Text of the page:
A few months ago I quit my membership at the downtown YMCA. Even with the discount I got for being under 25 I felt I was just paying too much for what I was actually using -- which was essentially the track, some free weights and the sauna. I didn't go swimming or use the basketball courts, didn’t take Yoga classes -- in the end I felt like the guy who orders the salad but ends up splitting the check with a bunch of people who had filet mignon.
A friend in the office told me I should check out Planet Fitness -- a (then) new gym on West Market Street that was stripped down, low key and (most important) much cheaper. At $10 a month with no contract the price was certainly right and I told myself I’d join. Right after I vegged out on the couch chasing giant fat burgers and fries with brown liquor and double-thick milkshakes for a few months.
This week I finally got around to joining -- but I got more than I bargained for.
As I walked into the giant, brightly lit room full of cardio equipment, weight machines and banks of televisions, I noticed one phrase over and over, on pamphlets and handouts, painted on the very walls: "NO JUDGMENT."
Like a lot of gyms these days, Planet Fitness markets itself to people who most need to go to the gym -- people who aren't athletes, weight lifters or bodybuilders. People who, like me, sort of put any real dedication to their physical fitness aside some time ago and have grudgingly realized that they really ought to do something about that before they're forced to begin sewing their own clothing out of bed sheets and floor-length curtains. I had a lot in common with Planet Fitness' existing members -- years of sloth, a proclivity for greasy bags of fried fast food, the sneaking suspicion that someone shrunk these pants -- and those, too. And this shirt.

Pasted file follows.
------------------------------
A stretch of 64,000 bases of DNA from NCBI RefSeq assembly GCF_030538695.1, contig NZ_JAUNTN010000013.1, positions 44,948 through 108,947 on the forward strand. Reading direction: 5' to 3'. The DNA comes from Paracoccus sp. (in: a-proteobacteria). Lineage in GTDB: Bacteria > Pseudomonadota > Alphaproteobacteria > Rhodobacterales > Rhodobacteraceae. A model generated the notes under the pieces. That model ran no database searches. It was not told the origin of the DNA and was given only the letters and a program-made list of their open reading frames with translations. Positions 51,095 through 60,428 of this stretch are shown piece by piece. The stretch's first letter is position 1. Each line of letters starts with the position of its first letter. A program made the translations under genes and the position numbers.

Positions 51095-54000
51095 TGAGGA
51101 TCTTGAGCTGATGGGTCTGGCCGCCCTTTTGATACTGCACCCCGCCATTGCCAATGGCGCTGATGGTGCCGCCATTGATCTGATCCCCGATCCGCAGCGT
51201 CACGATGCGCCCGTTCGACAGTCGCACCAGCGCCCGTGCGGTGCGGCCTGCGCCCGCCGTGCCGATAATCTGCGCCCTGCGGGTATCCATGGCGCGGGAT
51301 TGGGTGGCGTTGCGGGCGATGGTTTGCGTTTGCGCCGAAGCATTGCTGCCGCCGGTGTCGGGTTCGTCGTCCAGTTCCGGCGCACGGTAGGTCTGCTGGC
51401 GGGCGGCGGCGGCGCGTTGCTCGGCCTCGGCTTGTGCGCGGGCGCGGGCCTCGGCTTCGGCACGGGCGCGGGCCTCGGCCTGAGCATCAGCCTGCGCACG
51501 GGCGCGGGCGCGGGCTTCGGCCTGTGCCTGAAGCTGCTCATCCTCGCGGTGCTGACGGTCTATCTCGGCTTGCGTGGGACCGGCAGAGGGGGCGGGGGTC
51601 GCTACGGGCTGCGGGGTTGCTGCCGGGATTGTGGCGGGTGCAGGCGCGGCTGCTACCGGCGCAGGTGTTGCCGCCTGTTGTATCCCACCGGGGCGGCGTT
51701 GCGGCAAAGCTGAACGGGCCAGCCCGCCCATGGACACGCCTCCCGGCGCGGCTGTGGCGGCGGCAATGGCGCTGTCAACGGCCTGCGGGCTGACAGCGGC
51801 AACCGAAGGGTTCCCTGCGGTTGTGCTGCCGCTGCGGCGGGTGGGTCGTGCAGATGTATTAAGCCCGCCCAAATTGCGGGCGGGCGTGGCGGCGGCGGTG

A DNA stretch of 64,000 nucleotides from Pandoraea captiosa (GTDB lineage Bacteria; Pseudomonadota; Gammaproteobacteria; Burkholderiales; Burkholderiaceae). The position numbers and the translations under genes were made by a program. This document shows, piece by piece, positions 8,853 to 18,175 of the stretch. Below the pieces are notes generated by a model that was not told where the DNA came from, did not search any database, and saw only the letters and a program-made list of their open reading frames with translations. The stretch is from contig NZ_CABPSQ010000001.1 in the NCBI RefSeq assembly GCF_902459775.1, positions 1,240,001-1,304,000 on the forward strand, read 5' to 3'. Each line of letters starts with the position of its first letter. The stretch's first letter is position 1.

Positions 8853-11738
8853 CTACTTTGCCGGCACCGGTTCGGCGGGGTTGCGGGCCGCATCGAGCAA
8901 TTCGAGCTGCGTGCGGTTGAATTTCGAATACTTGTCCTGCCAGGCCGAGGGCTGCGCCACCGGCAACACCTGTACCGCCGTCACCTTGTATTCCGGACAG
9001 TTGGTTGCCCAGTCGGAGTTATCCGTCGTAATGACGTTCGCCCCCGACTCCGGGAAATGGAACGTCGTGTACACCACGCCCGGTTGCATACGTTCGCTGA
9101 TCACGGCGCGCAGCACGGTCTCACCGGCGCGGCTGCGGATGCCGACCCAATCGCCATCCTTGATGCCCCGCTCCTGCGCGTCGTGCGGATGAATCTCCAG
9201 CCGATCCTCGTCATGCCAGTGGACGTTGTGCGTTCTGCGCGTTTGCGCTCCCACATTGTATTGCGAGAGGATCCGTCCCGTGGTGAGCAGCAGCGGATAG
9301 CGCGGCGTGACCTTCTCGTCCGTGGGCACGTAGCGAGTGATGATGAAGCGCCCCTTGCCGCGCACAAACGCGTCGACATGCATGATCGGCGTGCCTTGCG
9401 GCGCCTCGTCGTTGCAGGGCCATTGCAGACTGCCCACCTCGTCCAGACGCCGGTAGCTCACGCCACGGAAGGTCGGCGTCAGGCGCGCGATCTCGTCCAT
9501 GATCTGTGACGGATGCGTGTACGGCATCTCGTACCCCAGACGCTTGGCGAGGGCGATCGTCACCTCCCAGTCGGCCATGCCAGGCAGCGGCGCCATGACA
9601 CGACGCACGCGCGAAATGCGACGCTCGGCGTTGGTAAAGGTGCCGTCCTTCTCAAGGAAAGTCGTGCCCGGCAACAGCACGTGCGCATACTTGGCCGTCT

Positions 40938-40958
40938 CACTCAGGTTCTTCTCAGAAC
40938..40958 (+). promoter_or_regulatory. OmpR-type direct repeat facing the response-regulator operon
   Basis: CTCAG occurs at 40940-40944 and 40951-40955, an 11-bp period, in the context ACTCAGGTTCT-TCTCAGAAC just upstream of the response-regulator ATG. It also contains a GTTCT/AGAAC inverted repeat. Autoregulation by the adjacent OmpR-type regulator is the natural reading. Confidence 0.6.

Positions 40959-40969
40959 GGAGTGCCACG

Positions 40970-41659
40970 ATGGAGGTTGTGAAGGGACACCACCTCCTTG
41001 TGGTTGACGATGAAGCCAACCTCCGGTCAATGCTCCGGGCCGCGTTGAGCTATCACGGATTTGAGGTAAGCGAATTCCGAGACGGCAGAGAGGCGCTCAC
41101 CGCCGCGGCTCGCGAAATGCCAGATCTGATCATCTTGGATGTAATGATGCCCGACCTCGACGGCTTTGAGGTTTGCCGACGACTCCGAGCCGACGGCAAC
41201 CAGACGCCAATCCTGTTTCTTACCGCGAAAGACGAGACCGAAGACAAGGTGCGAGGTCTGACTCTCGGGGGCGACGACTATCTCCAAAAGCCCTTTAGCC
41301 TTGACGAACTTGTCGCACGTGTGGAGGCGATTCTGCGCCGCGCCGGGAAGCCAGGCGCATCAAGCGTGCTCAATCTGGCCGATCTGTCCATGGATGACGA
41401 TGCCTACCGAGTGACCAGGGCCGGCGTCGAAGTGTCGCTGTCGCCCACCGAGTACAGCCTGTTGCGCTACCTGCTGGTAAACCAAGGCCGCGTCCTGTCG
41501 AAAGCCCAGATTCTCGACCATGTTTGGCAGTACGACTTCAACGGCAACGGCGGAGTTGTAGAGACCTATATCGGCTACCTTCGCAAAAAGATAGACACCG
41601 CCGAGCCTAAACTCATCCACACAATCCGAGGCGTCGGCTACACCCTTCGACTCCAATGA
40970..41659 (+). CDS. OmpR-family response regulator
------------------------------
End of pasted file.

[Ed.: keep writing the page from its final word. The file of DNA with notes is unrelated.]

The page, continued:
But if the gym's rhetoric was any indication, its members had something I did not: a near crippling fear of working out with or around people who are in good shape. The thinking, it seemed, was that people who are in great shape have a tendency to show off, to preen and strut, and (worst of all, it seemed) to judge people who aren't in such great shape.
On one wall a crude, insulting cartoon of a bodybuilder breaking all of the gym's clothing rules hung from one wall. On another there was a large light labeled "LUNK ALARM."
"Um...what's a lunk alarm?" I asked the friendly young woman processing my membership.
"Oh," she said. "I was ... going to explain that. You see -- we don't cater to bodybuilders or weight lifters....”
The way she said it, the edge in her voice, would have suited a conversation about rapists and child molesters. I'd known plenty of weight lifters and bodybuilders in my life -- and most of them were perfectly decent guys. A little self involved -- and who wouldn't be with a hobby that required that much time thinking about the shape of your pectoral muscles and measuring your own neck? But certainly not evil.
"So, in order to sort of keep out those types, we have the Lunk Alarm," she said. "A Lunk is anybody who drops weights loudly, who grunts while working out or who judges other people."
"Well, we don't want that," I said.
"No, we don't," she agreed. "So, if someone does those things, that light goes off and there's an alarm and we go over and..."
"And you publicly mock and shame them?" I asked.
"Well...yes," she said. "I guess."
"Here in the 'judgment free zone?'" I asked.
"Yeah," she said. "I guess it is ironic."